Long gone are the days of scarce Sony FE lenses. With the arrival of Canon and Nikon’s new mirrorless R and Z systems, it has become evident that Sony now possesses the native lens advantage by a wide margin. Sony holds the widest margin with their lineup, but 3rd party manufacturers are jumping in the fray as of late as well. Tamron absolutely killed it with their 28-75mm F/2.8 lens.
Sigma released their entire lineup of Art lenses as well. One of the largest gripes with Sigma’s FE lineup, which I don’t necessarily agree with, is their size. One particular lens in the new FE Art lineup that doesn’t follow the large size trend is the 70mm F/2.8 Sigma Macro lens. I had the opportunity to test it out for a few weeks, and here are my thoughts. Keep in mind that this is a less comprehensive review, and will stick to my opinions, not charts and graphs.
70mm F/2.8 Sigma Macro: Pros
- Smaller design than other Art lenses
- Built well
- Decent AF in photo and video modes
- $529 cheaper than Sony 90mm macro
70mm F/2.8 Sigma Macro: Cons
70mm F/2.8 Sigma Macro: Build and Features
The build on the 70mm F/2.8 Sigma Macro is great, being constructed from mostly metal and rubber like other Art lenses. There is also a rubber seal on the lens mount, but I’m not sure just how weather resistant the design is because of its protruding barrel. The 70mm F/2.8 Sigma Macro is under 3” wide, and just over 4” tall, before the barrel is extended, and features Sigma’s “A” for Art. As for weight, the lens comes in at 1.13lbs, which balances very well on my Sony A7RIII.
The depth of field display is on the protruding barrel, which can be kind of strange, but isn’t a deal breaker. The 70mm F/2.8 Sigma Macro is also a focus by wire lens, but I’m assuming that you’re looking into this lens because of its native functionality. Sigma’s optical stabilization also is missing, but Sony’s IBIS is there to save the day, making a non-stabilized lens less of a big deal in this case.
There are two switches on the 70mm F/2.8 Sigma Macro. The first is a typical AF/MF switch, which is really nice to have on a macro lens. The second switch is a focus limiter, with three different settings. The first is for dedicated macro work, the second for midrange macro work such as products, and the third is for the full range.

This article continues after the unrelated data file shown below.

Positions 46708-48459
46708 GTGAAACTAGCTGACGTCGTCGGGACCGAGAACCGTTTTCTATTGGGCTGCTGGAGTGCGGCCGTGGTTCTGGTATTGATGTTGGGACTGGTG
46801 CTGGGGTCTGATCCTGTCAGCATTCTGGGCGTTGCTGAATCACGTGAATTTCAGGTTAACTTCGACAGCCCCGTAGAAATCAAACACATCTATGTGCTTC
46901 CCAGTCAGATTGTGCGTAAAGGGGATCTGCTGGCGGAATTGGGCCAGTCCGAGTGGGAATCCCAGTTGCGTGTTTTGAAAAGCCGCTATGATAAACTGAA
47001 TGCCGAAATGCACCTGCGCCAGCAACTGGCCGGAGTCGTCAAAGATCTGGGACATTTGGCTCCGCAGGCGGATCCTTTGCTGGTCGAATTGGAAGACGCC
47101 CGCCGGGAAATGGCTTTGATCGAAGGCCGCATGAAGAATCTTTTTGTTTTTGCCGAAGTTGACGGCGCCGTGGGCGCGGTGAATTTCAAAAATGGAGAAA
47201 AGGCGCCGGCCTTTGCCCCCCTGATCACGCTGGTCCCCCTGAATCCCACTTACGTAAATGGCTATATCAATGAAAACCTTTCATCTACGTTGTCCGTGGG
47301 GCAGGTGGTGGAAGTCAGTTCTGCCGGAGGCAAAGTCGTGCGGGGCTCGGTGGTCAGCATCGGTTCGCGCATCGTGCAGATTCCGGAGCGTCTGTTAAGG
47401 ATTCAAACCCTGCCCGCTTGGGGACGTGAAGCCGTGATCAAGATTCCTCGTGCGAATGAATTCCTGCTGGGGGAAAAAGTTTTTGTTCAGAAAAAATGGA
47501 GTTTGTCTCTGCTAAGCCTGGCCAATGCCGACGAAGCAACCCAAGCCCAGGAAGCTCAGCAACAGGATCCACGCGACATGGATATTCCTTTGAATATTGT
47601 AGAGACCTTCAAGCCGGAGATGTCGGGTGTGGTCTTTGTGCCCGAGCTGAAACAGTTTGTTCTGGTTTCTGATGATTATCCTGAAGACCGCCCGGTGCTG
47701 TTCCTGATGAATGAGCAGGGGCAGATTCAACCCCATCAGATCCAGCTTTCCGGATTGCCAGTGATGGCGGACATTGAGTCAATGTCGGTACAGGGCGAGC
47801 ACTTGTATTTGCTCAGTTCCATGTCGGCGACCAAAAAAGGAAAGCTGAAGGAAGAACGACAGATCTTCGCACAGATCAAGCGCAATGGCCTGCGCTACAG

70mm F/2.8 Sigma Macro: Performance
First, the image quality of the lens. As far as sharpness, the 70mm F/2.8 Sigma Macro is a great performer. Macro lenses are typically very sharp, and this lens is no different. In my shooting, it seemed sharp across the frame. However, if you’re shooting macro at 2.8, be prepared for much of your photo to be very out of focus. In these instances, the bokeh also is quite smooth and pleasing, with nice transitions from in focus areas to the out of focus areas of the image. If you are indeed shooting at f/2.8 in a macro situation, I recommend shooting with a tripod, as the plane of focus is so razor thin it can be hard to nail a shot.
Colors are fine coming out of the 70mm F/2.8 Sigma Macro. I’d describe them as a good starting place for RAW files, only needing minor massaging to get to your desired outcome. Colors are accurate, contrast is good, and distortion is pretty much nonexistent.
Autofocus on the 70mm F/2.8 Sigma Macro comes in many shapes and sizes. Let’s start with autofocus during photos. Because of the barrel’s protruding nature when focusing, autofocus can be a bit slow when shooting macro. I’d imaging that this isn’t an issue when setting up a ring or product shot, as the photographer most likely has more time in that particular scenario. I’m happy to say that in typical portrait scenarios, since the barrel does not need to extend as much the autofocus is much quicker. The autofocus motors are also pretty loud, although I don’t know of a scenario where this would be an issue.
Autofocus when shooting some sample videos performed pretty well. Focus racking seemed very smooth and consistent. At very close distances, this smoothness of focus racking seemed to suffer, but I’d expect that at such a shallow depth of field. In typical product distances, it did very well. I’d definitely recommend this lens for YouTube reviewers who are into reviewing and speaking about products.
70mm F/2.8 Sigma Macro: Experience
I think that the 70mm F/2.8 Sigma Macro is a nice addition to the Sony full frame E-Mount lineup. It performs decently well, and comes in at a bargain of a price. There are some quirks to be aware of though. At 70mm, you’ll need to be significantly closer to your subject when shooting macro, and sometimes this can make a difference.
When shooting bees, I pretty much had to be right up on them in order to get the shot. Take that into consideration depending on what you’re shooting. Another interesting trait of the 70mm F/2.8 Sigma Macro revolves once again around the extending barrel. I never felt the need in the past to use a macro lens’s hood. Because I don’t want to accidentally hit the front element on the Sigma, I feel the need to constantly keep the lens hood on. This isn’t anywhere close to a deal breaker, but is worth noting.
70mm F/2.8 Sigma Macro: Conclusion
The 70mm F/2.8 Sigma Macro feels great in the hand, and I really appreciate Sigma including the AF/MF switch. It pairs very well with the third generation Sony A7 bodies. Who is this lens for? If you shoot the occasional macro, but don’t make your bread and butter off it, can live with a few quirks, but still want great image quality, the 70mm F/2.8 Sigma Macro is a fantastic choice. At only $569, it is almost double for a new Sony 90mm F/2.8 macro, and I’m not sure that it is worth the upgrade unless you really need some specific design and performance features. The 70mm F/2.8 Sigma Macro is a solid offering from Sigma, and I definitely recommend it. If I personally need a macro lens in the future for my Sony E-Mount cameras, this is the one I’ll be picking up.